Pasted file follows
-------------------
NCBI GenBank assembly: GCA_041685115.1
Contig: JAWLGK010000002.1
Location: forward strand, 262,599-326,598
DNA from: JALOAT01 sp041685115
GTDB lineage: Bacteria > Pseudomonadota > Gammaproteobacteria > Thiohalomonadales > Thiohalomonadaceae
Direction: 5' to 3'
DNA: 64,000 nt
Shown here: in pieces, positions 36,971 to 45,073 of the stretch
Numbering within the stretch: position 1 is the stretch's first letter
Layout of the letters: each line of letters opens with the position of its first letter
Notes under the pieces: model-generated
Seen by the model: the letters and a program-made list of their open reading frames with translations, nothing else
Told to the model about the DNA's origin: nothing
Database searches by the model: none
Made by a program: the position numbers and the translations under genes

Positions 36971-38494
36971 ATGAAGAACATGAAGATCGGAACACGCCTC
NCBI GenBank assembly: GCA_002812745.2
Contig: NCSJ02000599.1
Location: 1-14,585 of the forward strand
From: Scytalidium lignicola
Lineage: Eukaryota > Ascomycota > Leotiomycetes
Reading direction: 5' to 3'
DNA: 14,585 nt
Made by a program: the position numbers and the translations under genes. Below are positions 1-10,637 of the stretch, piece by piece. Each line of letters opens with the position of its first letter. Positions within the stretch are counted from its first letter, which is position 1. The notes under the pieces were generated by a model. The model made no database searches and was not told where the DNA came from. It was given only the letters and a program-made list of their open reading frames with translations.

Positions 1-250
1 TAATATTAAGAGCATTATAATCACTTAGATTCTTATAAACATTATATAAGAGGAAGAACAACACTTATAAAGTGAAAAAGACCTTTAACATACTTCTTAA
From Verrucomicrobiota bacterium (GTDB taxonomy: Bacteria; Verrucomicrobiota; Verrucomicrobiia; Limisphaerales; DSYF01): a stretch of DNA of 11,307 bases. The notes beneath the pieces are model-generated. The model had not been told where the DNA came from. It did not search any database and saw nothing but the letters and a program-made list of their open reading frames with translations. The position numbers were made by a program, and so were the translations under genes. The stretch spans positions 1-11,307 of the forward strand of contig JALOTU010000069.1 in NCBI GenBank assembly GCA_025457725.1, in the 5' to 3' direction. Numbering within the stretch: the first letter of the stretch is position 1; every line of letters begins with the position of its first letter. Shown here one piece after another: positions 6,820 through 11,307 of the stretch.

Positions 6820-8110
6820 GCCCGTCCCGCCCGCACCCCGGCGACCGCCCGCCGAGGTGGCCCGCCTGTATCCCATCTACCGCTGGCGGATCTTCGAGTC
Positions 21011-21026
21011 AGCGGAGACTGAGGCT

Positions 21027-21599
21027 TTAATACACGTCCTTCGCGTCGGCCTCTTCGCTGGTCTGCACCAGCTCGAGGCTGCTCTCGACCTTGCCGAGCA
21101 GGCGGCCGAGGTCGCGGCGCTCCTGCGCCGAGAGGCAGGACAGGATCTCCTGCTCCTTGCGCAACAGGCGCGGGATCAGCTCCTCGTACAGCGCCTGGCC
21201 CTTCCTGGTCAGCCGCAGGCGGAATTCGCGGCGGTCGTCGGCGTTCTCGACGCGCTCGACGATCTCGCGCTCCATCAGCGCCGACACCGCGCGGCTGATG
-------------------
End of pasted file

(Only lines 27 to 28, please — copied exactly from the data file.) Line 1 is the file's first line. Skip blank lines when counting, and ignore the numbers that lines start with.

1 TAATATTAAGAGCATTATAATCACTTAGATTCTTATAAACATTATATAAGAGGAAGAACAACACTTATAAAGTGAAAAAGACCTTTAACATACTTCTTAA
From Verrucomicrobiota bacterium (GTDB taxonomy: Bacteria; Verrucomicrobiota; Verrucomicrobiia; Limisphaerales; DSYF01): a stretch of DNA of 11,307 bases. The notes beneath the pieces are model-generated. The model had not been told where the DNA came from. It did not search any database and saw nothing but the letters and a program-made list of their open reading frames with translations. The position numbers were made by a program, and so were the translations under genes. The stretch spans positions 1-11,307 of the forward strand of contig JALOTU010000069.1 in NCBI GenBank assembly GCA_025457725.1, in the 5' to 3' direction. Numbering within the stretch: the first letter of the stretch is position 1; every line of letters begins with the position of its first letter. Shown here one piece after another: positions 6,820 through 11,307 of the stretch.